MANUFACTURER(S): Fabrique Nationale - Belgium
OPERATORS: Argentina; Belgium; Canada; Cyprus; France; Greece; Guatemala; India; Indonesia; Italy; Libya; Mexico; Nepal; Peru; Poland; Saudi Arabia; Singapore; Spain; Suriname; Thailand; United States
ACTION: Delayed Blowback; Semi-Automatic
Detailing the development and operational history of the Fabrique Nationale Five-seveN Semi-Automatic Pistol.
Entry last updated on 9/17/2018.
Authored by Dan Alex. Content ©www.MilitaryFactory.com.
The Fabrique Nationale FN Five-seveN is a self-cocking, semi-automatic pistol that has seen service in military, security and civilian markets. The system lays claim to be able to counter the protective effects of Kevlar armor that an enemy or criminal might have access to. This is partly due to the pistol making use of FN's own unique 5.7mm cartridge (hence the pistol's name) and can take on a variety of magazine counts and attachable accessories (including tactical lights and sound suppressors). The high-velocity 5.7mm cartridge allows for excellent penetration and ranges.
What makes the Five-seveN unique in the realm of pistols is its use of the 5.7x28mm cartridge. The cartridge was designed and developed by Fabrique Nationale during the design and development of the FN Five-seveN pistol and the FN P90 submachine gun - both sharing this same cartridge type. The new cartridge would serve its weapons well by allowing for higher ammunition counts (due to its decreased weight) and less recoil (which would theoretically improve an operator's accuracy). In its original 1980s form, the cartridge was known as the SS90 but refinements in its design led to the newer SS190 designation appearing in 1994. The military-based SS190 appeared as a slightly heavier and shorter cartridge than its predecessor and intended for use against Kevlar-based protection. Despite the changes apparent to the SS190, this 5.7x28mm cartridge still weighed in at half of a standard 9x19 Parabellum type popular with other pistols. It should be noted that the 5.7mm cartridge is longer than that of typical pistol rounds, leading to a wider magazine and pistol grip - though this is said to still fit the hand well.
The FN Five-seveN operates from a delayed blowback operation principle and is fed from a 10-, 20- or 30-round detachable box magazine. The 20-round magazine is standard while the 10-round magazine is offered where a high-capacity magazine is illegal. The 30-round magazine is identifiable when inserted into the Five-seveN for it extends past the base of the pistol grip by almost 2 inches. The pistol grip also serves to warn the operator of the ammunition count remaining via use of four vision holes. The pistol itself weighs in at a relatively light 4.4lbs and has featured both adjustable and fixed sights during its production run - with the rear being of a square-notched variety along paired to a vertical front post. Muzzle velocity is listed at 2,133 feet per second and varies based on ammunition type. Effective range is out to 55 yards (variables notwithstanding). The Five-seveN can be field-stripped into four major components made up by the slide, lug, grip and magazine. Construction is mostly of polymers though of note is the steel slide covered over in polymer.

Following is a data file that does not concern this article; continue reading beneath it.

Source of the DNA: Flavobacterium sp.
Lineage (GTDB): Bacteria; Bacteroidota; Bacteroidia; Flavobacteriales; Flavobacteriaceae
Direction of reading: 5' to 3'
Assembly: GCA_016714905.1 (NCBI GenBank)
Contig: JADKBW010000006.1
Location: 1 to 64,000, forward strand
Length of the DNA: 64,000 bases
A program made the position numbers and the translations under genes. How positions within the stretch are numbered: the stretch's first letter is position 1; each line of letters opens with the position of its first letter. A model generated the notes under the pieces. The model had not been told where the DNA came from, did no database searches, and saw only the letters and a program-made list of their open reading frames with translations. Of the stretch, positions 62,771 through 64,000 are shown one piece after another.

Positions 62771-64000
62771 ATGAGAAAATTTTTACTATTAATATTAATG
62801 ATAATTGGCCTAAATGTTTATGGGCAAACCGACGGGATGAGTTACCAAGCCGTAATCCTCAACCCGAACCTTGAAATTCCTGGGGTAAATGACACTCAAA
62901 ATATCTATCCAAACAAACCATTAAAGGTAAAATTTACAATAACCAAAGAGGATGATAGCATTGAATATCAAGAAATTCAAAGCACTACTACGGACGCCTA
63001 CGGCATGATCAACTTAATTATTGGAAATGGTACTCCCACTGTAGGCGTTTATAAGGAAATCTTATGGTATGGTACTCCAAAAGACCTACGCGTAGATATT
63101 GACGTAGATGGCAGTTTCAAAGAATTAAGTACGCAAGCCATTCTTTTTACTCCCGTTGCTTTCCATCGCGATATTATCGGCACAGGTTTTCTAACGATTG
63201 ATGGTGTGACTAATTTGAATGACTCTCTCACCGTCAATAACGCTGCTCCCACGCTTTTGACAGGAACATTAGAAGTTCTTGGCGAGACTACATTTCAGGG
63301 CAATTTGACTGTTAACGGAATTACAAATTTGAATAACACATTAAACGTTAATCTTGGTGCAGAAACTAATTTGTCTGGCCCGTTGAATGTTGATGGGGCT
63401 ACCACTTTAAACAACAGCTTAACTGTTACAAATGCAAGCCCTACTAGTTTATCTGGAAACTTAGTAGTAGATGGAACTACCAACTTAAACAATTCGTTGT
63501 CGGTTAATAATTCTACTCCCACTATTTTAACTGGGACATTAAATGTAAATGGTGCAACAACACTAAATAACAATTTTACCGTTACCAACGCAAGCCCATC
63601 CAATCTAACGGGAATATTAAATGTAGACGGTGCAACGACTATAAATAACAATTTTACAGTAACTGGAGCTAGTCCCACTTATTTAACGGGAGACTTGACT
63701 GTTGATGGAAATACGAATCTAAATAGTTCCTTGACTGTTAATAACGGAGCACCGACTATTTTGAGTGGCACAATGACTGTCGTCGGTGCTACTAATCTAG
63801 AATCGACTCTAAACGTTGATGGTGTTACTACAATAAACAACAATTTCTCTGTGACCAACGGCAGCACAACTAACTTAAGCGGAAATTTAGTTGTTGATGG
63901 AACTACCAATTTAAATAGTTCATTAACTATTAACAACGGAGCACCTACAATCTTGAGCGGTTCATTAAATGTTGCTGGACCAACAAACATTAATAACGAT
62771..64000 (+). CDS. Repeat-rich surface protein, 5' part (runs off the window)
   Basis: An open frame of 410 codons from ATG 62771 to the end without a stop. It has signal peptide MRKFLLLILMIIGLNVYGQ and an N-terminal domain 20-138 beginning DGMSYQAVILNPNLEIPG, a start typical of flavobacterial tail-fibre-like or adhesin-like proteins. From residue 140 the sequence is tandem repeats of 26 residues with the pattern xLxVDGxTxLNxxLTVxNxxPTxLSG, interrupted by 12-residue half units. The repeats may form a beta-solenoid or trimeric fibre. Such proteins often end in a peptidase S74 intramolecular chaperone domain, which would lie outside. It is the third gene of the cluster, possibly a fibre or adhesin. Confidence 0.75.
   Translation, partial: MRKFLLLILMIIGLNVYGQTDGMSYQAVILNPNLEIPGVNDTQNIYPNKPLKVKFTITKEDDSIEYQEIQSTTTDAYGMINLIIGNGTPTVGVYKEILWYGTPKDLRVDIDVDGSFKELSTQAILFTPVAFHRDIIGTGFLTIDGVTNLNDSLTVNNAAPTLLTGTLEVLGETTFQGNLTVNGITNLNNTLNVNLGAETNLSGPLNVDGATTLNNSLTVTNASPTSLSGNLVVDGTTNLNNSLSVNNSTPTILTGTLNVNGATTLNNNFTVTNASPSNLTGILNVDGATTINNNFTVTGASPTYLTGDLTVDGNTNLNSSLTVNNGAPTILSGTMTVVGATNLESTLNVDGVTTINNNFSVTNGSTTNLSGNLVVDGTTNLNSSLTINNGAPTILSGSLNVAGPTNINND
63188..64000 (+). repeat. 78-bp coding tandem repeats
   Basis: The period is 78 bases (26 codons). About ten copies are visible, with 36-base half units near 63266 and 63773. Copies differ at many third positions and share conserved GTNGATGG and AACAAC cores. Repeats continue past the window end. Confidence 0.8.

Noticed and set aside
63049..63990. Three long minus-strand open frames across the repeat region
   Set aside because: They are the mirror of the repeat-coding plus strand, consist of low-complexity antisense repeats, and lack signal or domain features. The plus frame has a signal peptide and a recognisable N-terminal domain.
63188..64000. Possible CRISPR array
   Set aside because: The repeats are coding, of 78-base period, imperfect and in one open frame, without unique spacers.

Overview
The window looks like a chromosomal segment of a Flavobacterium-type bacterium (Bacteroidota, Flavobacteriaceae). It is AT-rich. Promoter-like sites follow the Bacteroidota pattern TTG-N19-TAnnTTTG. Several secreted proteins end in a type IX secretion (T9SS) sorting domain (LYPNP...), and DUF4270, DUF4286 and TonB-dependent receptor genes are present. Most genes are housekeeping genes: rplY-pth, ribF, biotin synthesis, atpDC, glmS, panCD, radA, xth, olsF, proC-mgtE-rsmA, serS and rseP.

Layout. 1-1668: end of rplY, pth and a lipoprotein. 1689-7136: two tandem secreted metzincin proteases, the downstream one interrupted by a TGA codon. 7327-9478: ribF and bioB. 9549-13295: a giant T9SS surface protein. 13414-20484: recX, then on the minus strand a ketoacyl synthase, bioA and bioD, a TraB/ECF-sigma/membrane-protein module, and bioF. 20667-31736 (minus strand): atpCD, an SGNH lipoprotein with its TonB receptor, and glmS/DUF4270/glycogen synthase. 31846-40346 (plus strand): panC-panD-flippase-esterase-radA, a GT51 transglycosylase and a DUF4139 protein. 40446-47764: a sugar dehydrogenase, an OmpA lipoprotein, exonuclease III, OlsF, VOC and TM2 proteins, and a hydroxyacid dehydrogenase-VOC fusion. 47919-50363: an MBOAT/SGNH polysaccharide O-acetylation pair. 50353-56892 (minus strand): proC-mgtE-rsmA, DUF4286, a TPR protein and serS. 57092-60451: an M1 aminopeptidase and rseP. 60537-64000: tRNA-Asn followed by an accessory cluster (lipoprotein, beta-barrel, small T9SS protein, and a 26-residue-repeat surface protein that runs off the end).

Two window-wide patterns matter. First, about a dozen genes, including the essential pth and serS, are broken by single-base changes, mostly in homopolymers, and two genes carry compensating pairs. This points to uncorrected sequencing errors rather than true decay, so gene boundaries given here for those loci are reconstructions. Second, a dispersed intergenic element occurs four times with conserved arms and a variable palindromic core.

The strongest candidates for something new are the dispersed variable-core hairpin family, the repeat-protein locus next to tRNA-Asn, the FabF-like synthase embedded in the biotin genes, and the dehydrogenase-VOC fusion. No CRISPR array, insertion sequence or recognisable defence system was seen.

The Five-seveN has been marketed in at least four distinct forms with the first three models no longer being offered. The initial model became the base Five-seveN and sported a double-action only trigger. There was no manual safety catch incorporated into its design (this was controlled by the trigger action on the firing pin) and sights were fixed. The Five-seveN Tactical was based on the initial model but fitted a single-action trigger and a manual safety of ambidextrous nature. The third production model was the Five-seveN IOM ("Individual Officer Model") which became the first civilian market model. The M1913 accessory rail was introduced as were adjustable sights. A magazine safety system was integrated into the design to only allow firing when a magazine was inserted into the pistol. The IOM model was replaced by the USG model beginning in 2005.
The current production model of the FN Five-seveN is the Five-seveN USG ("United States Government"). The trigger guard has been reworked and a larger magazine release has been incorporated. The grip pattern is noticeably different. From 2009 and onwards, the USG version has fielded fixed sights.
As of this writing, operators of the FN Five-seveN include a variety of police, security, military and special forces groups of Argentina, Belgium, Canada, Cyprus, France, Greece, India, Indonesia, Libya, Mexico, Peru, Poland, Singapore and the United States of America. For the United States, the US Secret Service is one of the security elements that utilize the unique FN Five-seveN.
The Five-seveN has been the target of several arms issues well related to the guns capabilities and its special ammunition. Attempts at regulating its availability in the United States, for the most part, have failed.
It is reported that an FN Five-seveN was used by US Army Major Nidal Malik Hasan in his rampage at Fort Hood, Texas, leading to the murder of 13 people (one pregnant) and injuring 30 more.
Production of the Five-seveN began in 1998 under the FN Herstal brand label.